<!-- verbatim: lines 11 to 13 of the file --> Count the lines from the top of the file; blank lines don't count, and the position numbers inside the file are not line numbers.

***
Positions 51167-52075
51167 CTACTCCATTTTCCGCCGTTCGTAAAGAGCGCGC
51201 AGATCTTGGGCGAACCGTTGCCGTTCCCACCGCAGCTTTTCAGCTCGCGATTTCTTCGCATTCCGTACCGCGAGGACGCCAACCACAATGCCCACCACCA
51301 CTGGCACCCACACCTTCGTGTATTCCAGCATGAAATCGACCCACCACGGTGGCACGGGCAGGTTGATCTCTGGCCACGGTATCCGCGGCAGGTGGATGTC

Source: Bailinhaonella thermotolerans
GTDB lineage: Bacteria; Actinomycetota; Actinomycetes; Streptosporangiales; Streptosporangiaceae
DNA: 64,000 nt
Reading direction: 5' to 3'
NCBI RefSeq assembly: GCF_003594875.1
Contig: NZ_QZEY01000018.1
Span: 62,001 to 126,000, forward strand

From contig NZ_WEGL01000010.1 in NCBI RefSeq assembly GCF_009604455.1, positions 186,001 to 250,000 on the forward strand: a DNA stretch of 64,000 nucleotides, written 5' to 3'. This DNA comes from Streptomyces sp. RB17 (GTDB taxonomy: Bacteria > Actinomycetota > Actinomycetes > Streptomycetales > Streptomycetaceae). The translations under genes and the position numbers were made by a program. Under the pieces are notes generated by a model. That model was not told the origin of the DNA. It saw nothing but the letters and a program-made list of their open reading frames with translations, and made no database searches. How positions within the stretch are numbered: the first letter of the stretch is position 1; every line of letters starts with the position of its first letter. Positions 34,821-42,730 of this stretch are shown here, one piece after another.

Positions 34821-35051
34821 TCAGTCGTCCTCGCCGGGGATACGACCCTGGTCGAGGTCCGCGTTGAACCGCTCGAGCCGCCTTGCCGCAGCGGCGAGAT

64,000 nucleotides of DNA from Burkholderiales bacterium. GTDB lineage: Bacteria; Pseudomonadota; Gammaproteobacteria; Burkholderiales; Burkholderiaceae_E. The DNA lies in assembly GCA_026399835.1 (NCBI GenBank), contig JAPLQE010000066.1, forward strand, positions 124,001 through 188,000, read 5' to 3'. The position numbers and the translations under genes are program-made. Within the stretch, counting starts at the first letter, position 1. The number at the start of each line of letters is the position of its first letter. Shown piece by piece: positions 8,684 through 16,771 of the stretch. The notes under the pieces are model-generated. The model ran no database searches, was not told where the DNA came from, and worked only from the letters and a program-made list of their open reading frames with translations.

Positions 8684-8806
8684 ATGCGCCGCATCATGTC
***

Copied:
Span: 62,001 to 126,000, forward strand

From contig NZ_WEGL01000010.1 in NCBI RefSeq assembly GCF_009604455.1, positions 186,001 to 250,000 on the forward strand: a DNA stretch of 64,000 nucleotides, written 5' to 3'. This DNA comes from Streptomyces sp. RB17 (GTDB taxonomy: Bacteria > Actinomycetota > Actinomycetes > Streptomycetales > Streptomycetaceae). The translations under genes and the position numbers were made by a program. Under the pieces are notes generated by a model. That model was not told the origin of the DNA. It saw nothing but the letters and a program-made list of their open reading frames with translations, and made no database searches. How positions within the stretch are numbered: the first letter of the stretch is position 1; every line of letters starts with the position of its first letter. Positions 34,821-42,730 of this stretch are shown here, one piece after another.

Positions 34821-35051